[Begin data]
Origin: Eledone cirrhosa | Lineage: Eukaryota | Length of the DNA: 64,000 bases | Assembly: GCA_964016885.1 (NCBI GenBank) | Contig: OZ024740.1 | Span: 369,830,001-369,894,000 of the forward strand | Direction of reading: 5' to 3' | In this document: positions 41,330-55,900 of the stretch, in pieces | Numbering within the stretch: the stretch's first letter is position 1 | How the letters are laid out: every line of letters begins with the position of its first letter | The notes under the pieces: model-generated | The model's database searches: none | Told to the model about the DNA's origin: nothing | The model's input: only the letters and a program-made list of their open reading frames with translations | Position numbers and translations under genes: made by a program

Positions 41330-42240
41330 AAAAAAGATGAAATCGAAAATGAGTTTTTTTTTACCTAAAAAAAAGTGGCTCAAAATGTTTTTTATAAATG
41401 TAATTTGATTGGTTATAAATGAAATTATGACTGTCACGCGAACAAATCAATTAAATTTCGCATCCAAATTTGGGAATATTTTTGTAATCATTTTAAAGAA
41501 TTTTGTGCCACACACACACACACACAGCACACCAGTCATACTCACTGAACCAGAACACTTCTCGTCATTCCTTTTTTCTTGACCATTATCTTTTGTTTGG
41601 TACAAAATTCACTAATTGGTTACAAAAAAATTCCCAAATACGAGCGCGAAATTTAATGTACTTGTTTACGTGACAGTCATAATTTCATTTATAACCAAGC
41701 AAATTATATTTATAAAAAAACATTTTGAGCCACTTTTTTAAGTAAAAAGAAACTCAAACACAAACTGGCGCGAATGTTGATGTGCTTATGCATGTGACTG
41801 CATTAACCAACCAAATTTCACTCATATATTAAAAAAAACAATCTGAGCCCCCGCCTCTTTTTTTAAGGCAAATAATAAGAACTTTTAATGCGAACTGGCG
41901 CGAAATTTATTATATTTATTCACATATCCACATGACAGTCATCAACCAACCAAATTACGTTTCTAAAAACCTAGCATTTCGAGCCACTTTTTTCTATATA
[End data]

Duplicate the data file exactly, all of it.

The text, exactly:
Origin: Eledone cirrhosa | Lineage: Eukaryota | Length of the DNA: 64,000 bases | Assembly: GCA_964016885.1 (NCBI GenBank) | Contig: OZ024740.1 | Span: 369,830,001-369,894,000 of the forward strand | Direction of reading: 5' to 3' | In this document: positions 41,330-55,900 of the stretch, in pieces | Numbering within the stretch: the stretch's first letter is position 1 | How the letters are laid out: every line of letters begins with the position of its first letter | The notes under the pieces: model-generated | The model's database searches: none | Told to the model about the DNA's origin: nothing | The model's input: only the letters and a program-made list of their open reading frames with translations | Position numbers and translations under genes: made by a program

Positions 41330-42240
41330 AAAAAAGATGAAATCGAAAATGAGTTTTTTTTTACCTAAAAAAAAGTGGCTCAAAATGTTTTTTATAAATG
41401 TAATTTGATTGGTTATAAATGAAATTATGACTGTCACGCGAACAAATCAATTAAATTTCGCATCCAAATTTGGGAATATTTTTGTAATCATTTTAAAGAA
41501 TTTTGTGCCACACACACACACACACAGCACACCAGTCATACTCACTGAACCAGAACACTTCTCGTCATTCCTTTTTTCTTGACCATTATCTTTTGTTTGG
41601 TACAAAATTCACTAATTGGTTACAAAAAAATTCCCAAATACGAGCGCGAAATTTAATGTACTTGTTTACGTGACAGTCATAATTTCATTTATAACCAAGC
41701 AAATTATATTTATAAAAAAACATTTTGAGCCACTTTTTTAAGTAAAAAGAAACTCAAACACAAACTGGCGCGAATGTTGATGTGCTTATGCATGTGACTG
41801 CATTAACCAACCAAATTTCACTCATATATTAAAAAAAACAATCTGAGCCCCCGCCTCTTTTTTTAAGGCAAATAATAAGAACTTTTAATGCGAACTGGCG
41901 CGAAATTTATTATATTTATTCACATATCCACATGACAGTCATCAACCAACCAAATTACGTTTCTAAAAACCTAGCATTTCGAGCCACTTTTTTCTATATA